Abstract

Vertical sinusoidal gratings of slightly differing spatial frequencies presented to each eye lead to the perception of a slanted plane. If a complex pattern is created by presenting two different frequencies to one eye, while the other eye views an increment of one of those frequencies and a decrement of the other, then the stimulus is equivalent to two superimposed vertical planes slanted in opposite directions. Yet the observer generally sees only a single surface at a slant intermediate to the possible extremes. As the relative spatial-frequency content of the two opposing planes is varied, the observed slant is a measure of the strengths of the connecting interactions of the underlying stereomechanisms. From these data the bandwidth of the monocular input channels for the binocular slant mechanism can be estimated and is found to be about two octaves.

© 1981 Optical Society of America

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References

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  1. K. N. Ogle, Researches in Binocular Vision (Hafner, New York, 1950);“The optical space sense,” in The Eye, H. Davidson, ed. (Academic, London, 1964), Vol. 4, pp. 209–417.
  2. B. Gillam, “Changes in the direction of induced aniseikonic slant as a function of distance,” Vision Res. 7, 777–783 (1967).
    [CrossRef] [PubMed]
  3. C. Blakemore, “A new kind of stereoscopic vision,” Vision Res. 10, 1181–1199 (1970).
    [CrossRef] [PubMed]
  4. A. Fiorentini and L. Maffei, “Binocular depth perception with geometrical cues,” Vision Res. 11, 1299–1305 (1971).
    [CrossRef] [PubMed]
  5. H. R. Wilson, “The significance of frequency gradients in binocular grating perception,” Vision Res. 16, 983–989 (1979).
    [CrossRef]
  6. H. C. van der Meer, “Linear combinations of stereoscopic depth effects in dichoptic perception of gratings,” Vision Res. 18, 707–714 (1978).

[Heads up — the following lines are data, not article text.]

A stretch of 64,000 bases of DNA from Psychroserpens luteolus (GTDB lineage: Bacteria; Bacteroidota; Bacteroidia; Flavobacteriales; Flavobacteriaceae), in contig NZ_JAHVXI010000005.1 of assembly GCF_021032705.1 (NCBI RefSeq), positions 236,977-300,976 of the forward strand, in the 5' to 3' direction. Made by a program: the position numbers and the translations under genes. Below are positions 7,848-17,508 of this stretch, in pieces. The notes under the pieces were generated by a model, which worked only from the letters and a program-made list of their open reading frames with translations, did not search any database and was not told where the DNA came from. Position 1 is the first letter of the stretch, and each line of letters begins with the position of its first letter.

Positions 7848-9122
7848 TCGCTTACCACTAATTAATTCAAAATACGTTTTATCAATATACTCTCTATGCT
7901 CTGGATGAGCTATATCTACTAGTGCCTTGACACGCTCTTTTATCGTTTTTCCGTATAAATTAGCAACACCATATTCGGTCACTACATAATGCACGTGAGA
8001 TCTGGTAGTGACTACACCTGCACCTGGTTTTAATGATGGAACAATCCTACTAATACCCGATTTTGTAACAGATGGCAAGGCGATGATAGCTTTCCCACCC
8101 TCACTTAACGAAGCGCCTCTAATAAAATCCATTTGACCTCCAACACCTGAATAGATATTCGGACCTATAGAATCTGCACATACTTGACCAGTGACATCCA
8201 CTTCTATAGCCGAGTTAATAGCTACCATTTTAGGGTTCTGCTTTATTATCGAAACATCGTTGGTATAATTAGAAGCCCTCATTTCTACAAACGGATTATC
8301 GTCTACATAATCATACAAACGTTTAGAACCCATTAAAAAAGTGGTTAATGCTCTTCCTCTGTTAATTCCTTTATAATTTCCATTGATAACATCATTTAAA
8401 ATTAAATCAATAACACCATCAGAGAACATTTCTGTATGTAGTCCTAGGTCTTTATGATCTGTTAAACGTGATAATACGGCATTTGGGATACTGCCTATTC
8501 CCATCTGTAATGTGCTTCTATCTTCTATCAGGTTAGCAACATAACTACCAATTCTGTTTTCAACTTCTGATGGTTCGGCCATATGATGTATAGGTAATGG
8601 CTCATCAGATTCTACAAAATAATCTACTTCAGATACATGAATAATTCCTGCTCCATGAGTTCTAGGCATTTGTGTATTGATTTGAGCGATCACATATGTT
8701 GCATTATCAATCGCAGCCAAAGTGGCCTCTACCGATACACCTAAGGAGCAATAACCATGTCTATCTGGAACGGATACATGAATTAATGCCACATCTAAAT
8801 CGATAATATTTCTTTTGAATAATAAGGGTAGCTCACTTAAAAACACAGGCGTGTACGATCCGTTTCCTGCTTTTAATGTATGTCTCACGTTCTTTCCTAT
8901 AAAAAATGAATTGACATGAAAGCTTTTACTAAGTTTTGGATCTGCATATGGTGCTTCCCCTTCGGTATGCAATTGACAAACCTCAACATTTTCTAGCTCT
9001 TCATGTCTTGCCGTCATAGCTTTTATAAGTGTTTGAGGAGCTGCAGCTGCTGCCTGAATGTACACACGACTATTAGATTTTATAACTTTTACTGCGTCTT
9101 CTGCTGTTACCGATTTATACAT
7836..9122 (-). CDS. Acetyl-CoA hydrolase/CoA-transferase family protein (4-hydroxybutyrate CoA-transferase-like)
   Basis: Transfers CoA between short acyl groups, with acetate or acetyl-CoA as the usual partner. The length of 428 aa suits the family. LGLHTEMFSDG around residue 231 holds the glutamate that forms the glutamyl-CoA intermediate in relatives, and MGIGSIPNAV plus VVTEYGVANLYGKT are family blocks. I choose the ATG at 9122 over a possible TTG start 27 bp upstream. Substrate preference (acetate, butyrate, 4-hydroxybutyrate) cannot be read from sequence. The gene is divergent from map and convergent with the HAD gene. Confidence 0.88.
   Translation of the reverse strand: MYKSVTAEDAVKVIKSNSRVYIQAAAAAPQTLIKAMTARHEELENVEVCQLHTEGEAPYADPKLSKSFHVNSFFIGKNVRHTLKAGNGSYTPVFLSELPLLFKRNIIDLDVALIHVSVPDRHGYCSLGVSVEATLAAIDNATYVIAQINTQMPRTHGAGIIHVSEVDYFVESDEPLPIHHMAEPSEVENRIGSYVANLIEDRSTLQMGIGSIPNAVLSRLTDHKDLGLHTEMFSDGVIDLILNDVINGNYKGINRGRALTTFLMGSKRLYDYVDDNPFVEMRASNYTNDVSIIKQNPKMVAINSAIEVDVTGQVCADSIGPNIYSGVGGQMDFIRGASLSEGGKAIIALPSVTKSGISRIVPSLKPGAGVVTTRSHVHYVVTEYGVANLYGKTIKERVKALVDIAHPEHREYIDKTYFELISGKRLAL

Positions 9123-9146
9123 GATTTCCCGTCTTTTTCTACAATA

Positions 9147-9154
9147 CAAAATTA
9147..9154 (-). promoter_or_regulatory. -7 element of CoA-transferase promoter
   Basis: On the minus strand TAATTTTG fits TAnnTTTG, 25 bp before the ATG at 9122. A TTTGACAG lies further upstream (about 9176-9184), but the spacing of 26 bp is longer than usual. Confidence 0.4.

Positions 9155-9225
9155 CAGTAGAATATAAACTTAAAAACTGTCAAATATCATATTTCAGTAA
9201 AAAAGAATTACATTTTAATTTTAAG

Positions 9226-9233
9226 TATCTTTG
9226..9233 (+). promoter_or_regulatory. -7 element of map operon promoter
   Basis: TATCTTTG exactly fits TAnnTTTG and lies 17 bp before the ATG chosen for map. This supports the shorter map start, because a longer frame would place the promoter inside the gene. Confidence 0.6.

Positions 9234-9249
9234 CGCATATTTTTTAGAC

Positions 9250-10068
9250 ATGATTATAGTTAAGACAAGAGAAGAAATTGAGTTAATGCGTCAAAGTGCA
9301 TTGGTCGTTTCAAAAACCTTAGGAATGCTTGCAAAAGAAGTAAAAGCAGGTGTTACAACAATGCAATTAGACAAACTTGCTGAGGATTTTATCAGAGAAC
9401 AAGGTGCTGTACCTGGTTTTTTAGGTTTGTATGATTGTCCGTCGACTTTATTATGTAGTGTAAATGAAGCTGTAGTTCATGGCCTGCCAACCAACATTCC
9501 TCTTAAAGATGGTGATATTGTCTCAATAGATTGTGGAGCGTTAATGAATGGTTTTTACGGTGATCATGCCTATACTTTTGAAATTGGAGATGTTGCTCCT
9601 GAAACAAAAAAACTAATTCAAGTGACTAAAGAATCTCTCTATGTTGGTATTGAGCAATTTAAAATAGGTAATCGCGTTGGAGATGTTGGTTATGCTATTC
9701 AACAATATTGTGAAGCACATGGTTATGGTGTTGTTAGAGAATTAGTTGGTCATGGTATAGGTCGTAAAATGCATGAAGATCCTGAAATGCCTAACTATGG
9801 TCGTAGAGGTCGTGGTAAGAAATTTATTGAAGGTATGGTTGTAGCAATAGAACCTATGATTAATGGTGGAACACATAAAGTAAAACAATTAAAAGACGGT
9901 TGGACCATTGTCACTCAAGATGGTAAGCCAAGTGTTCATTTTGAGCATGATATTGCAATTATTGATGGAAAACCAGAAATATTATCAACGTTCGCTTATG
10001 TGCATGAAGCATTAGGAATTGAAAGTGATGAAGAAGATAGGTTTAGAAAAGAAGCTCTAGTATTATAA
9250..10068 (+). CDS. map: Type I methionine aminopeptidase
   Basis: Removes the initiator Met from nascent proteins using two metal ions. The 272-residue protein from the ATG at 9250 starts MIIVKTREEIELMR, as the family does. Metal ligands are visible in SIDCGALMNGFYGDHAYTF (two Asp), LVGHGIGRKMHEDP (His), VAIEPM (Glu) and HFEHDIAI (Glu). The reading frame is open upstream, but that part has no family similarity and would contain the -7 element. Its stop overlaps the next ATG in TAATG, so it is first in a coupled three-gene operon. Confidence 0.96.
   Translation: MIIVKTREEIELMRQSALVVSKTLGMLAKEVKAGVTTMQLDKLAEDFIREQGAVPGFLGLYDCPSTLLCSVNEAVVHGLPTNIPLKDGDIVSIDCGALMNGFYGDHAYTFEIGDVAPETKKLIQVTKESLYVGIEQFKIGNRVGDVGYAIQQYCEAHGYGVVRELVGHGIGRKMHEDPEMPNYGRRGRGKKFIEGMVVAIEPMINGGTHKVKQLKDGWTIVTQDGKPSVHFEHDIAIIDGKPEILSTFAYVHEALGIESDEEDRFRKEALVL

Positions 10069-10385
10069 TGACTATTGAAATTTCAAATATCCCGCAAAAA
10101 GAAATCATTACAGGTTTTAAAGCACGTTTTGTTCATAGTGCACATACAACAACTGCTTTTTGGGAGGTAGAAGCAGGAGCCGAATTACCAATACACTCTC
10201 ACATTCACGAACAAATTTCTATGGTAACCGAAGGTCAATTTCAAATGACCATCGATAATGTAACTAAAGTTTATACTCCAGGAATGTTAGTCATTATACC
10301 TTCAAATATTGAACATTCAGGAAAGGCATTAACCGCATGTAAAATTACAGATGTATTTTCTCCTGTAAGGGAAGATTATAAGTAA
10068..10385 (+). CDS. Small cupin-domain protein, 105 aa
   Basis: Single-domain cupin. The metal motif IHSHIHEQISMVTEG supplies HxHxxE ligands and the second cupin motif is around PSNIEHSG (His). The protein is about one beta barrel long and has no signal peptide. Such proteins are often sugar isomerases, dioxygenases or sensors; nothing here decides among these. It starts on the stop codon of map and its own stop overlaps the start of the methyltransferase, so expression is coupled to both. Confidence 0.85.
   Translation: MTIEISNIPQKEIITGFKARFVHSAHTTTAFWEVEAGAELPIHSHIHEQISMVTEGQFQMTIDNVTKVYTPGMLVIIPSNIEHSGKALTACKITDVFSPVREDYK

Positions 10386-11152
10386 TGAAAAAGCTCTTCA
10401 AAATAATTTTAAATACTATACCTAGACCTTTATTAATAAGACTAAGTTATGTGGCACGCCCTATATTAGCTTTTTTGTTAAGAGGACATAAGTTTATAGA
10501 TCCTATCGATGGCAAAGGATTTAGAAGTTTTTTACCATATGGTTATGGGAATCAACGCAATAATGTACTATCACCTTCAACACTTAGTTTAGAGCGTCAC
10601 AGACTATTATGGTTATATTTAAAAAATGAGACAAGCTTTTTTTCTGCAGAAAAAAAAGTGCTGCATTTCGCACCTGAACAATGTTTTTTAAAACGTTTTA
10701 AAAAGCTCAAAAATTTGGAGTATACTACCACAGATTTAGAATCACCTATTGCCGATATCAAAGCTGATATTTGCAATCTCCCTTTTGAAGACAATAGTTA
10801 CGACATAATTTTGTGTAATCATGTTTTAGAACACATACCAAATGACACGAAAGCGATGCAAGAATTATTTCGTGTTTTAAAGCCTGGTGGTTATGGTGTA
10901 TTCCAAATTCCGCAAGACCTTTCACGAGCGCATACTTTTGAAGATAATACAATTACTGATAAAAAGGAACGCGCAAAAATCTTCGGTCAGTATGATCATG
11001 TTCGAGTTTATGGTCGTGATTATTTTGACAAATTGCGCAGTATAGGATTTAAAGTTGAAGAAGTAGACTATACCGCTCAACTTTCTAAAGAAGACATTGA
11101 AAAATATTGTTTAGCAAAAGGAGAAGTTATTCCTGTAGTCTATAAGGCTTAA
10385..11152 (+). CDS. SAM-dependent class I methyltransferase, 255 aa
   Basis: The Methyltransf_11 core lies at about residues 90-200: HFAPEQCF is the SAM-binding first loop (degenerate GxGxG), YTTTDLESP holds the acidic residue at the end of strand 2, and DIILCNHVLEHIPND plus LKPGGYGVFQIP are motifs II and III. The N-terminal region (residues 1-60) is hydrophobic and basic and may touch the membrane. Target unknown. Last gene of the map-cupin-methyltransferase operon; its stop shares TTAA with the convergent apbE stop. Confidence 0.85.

[CrossRef] [PubMed]
  7. C. W. Tyler and E. E. Sutter, “Depth from spatial frequency difference: an old kind of stereopsis?” Vision Res. 16, 859–965 (1979).
    [CrossRef]
  8. D. Marr and E. Hildreth, “Theory of edge detection,” Proc. R. Soc. Lon. B 207, 187–217 (1980).
    [CrossRef]
  9. E. Levinson and R. Blake, “Stereopsis by harmonic analysis,” Vision Res. 19, 73–78 (1979).
    [CrossRef] [PubMed]
  10. B. Julesz and J. E. Miller, “Independent spatial-frequency tuned channels in binocular fusion and rivalry,” Percept. 4, 125–143 (1975).
    [CrossRef]
  11. C. Blakemore and F. W. Campbell, “On the existence of neurons in the human visual system selectively sensitive to the orientation and size of retinal images,” J. Physiol. 203, 237–260 (1969).
  12. L. Kaufman, J. Bacon, and F. Barroso, “Stereopsis without image segregation,” Vision Res. 13, 137–147 (1973).
    [CrossRef] [PubMed]
  13. J. M. Foley, “Binocular depth mixture,” Vision Res. 16, 1263–1267 (1976).
    [CrossRef] [PubMed]
  14. J. M. Foley and W. Richards, “Binocular depth mixtures with non-symmetric disparities,” Vision Res. 18, 251–256 (1978).
    [CrossRef]
  15. D. J. Tolhurst, “Adaptation to square-wave gratings: inhibition between spatial frequency channels in the human visual system,” J. Physiol. Lon. 226, 231–248 (1972).
  16. K. K. DeVelois, “Spatial frequency adaptation can enhance contrast sensitivity,” Vision Res. 17, 1057–1065 (1977).
    [CrossRef]
  17. The fact that the descending portion of WR’s curves in Fig. 3 does not fall below the 1.0 line suggests that the negative side lobes may occur only on the low frequency side of the channel.

1980 (1)

D. Marr and E. Hildreth, “Theory of edge detection,” Proc. R. Soc. Lon. B 207, 187–217 (1980).
[CrossRef]

1979 (3)

E. Levinson and R. Blake, “Stereopsis by harmonic analysis,” Vision Res. 19, 73–78 (1979).
[CrossRef] [PubMed]

H. R. Wilson, “The significance of frequency gradients in binocular grating perception,” Vision Res. 16, 983–989 (1979).